1. Standard membershavixmir
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    04 Aug '08 11:02
    Far be it for me to want the world to end...
    No, hell! Let me make myself perfectly clear:

    I wake up every morning, drink a bottle of beer, pull open the curtains and hope to see a post-nuclear landscape. It's been a long time coming and for a while (after the collapse of the Soviet Union) I suffered years of depression...
    However, I have all my hoped pinned on the US and Israel starting the end of the world.

    All my hopes?
    No. I have another!
    (that's me paraphrasing Yoda, by the way).

    CERN.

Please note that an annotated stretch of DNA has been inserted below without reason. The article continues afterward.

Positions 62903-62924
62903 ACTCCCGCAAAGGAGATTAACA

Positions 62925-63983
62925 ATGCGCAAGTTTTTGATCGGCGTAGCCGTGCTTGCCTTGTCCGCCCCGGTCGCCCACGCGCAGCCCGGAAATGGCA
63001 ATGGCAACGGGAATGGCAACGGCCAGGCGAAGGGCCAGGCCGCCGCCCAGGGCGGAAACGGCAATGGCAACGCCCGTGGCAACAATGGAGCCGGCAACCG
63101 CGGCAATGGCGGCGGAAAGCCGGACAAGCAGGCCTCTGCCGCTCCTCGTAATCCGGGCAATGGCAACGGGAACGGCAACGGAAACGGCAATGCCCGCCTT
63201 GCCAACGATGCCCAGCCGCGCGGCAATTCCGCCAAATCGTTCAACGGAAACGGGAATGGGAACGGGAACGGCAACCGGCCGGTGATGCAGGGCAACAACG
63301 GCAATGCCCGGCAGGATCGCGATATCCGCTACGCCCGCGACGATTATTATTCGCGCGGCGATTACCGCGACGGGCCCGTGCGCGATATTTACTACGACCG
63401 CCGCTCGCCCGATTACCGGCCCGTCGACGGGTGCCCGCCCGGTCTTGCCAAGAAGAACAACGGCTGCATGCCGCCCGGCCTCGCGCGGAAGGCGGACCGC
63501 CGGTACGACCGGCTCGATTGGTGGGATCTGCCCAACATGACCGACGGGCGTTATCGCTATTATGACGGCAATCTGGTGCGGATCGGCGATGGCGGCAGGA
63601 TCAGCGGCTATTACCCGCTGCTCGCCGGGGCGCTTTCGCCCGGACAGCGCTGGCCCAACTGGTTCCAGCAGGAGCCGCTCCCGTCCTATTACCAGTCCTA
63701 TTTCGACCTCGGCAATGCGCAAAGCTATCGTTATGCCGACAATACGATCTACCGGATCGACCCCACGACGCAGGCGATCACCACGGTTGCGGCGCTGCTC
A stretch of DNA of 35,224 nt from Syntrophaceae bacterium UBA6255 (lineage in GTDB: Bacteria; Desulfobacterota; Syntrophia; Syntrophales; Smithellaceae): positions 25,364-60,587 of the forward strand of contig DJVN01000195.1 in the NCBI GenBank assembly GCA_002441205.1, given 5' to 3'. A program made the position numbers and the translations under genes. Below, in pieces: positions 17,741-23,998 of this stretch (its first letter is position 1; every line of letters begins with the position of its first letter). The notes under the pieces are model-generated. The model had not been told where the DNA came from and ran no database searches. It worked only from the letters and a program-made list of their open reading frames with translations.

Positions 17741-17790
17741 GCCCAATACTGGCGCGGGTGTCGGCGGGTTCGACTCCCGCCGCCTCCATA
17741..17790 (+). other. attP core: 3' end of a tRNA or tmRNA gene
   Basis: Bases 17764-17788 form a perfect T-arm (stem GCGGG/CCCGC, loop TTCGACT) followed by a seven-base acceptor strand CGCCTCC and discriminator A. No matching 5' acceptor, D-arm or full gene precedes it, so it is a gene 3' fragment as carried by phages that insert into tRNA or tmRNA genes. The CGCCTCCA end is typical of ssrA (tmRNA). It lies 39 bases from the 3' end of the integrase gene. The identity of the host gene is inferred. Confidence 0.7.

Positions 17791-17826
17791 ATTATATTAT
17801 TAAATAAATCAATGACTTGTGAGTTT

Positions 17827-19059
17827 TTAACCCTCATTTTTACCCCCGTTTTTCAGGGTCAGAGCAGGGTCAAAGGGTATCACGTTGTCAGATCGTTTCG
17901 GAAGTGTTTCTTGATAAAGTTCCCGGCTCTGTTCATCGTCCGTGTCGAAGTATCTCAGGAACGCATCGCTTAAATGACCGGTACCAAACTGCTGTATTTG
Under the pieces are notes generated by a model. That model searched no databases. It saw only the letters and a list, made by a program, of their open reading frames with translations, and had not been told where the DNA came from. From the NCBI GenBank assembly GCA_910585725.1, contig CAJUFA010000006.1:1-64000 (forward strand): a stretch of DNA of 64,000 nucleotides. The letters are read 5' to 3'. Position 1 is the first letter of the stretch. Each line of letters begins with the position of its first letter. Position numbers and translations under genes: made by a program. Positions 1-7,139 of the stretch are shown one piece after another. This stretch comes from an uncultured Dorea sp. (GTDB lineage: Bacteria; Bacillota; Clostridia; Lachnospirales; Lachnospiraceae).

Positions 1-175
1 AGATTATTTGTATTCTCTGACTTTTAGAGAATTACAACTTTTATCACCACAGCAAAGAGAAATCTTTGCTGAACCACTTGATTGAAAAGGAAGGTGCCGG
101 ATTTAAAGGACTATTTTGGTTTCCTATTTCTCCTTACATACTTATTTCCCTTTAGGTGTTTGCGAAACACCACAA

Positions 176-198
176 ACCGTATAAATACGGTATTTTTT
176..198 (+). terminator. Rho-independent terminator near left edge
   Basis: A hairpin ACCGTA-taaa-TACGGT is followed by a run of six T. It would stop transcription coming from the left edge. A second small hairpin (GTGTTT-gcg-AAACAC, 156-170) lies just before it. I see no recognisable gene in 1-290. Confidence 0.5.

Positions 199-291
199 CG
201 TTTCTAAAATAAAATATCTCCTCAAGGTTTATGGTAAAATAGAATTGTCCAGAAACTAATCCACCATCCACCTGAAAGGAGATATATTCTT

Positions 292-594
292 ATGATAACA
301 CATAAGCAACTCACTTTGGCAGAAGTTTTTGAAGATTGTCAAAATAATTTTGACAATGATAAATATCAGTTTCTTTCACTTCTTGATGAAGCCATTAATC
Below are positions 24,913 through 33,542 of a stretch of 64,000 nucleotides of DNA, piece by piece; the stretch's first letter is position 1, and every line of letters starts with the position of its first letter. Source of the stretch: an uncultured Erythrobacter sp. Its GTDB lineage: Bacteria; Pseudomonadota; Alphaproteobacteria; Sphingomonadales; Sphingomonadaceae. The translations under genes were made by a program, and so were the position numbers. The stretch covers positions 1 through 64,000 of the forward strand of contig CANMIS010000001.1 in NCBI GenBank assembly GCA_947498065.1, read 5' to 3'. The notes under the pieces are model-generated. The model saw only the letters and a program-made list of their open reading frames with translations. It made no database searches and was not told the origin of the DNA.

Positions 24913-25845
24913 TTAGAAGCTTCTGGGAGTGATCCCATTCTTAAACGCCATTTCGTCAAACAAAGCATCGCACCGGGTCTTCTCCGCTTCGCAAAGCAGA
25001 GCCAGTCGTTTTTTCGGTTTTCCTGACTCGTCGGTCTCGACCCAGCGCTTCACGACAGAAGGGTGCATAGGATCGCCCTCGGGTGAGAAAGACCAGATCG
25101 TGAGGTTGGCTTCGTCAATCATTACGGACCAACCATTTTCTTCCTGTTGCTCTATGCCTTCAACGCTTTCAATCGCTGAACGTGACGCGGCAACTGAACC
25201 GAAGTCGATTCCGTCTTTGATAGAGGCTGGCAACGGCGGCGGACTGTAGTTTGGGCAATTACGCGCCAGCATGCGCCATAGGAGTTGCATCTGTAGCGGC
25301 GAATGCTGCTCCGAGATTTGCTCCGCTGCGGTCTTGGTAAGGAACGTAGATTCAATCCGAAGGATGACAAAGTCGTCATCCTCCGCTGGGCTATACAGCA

Okay, it's a long shot. Seemingly an 0.3% chance that they'll create a black hole and suck us all into infinity (sort of like a prostitute I once met, but that's a whole other story for a whole other forum).

    Does anyone know if they've kick-started the Large Hadron Collider yet?

    The Large Hadron Collider... god damn, that sounds so sexy I need to run off to the toilet.
  2. Joined
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    04 Aug '08 11:091 edit
    Originally posted by shavixmir
    Far be it for me to want the world to end...
    No, hell! Let me make myself perfectly clear:

    I wake up every morning, drink a bottle of beer, pull open the curtains and hope to see a post-nuclear landscape. It's been a long time coming and for a while (after the collapse of the Soviet Union) I suffered years of depression...
    However, I have all my hope he Large Hadron Collider... god damn, that sounds so sexy I need to run off to the toilet.
    Oh, they will produce black holes alright! A lot of them. Millions of them.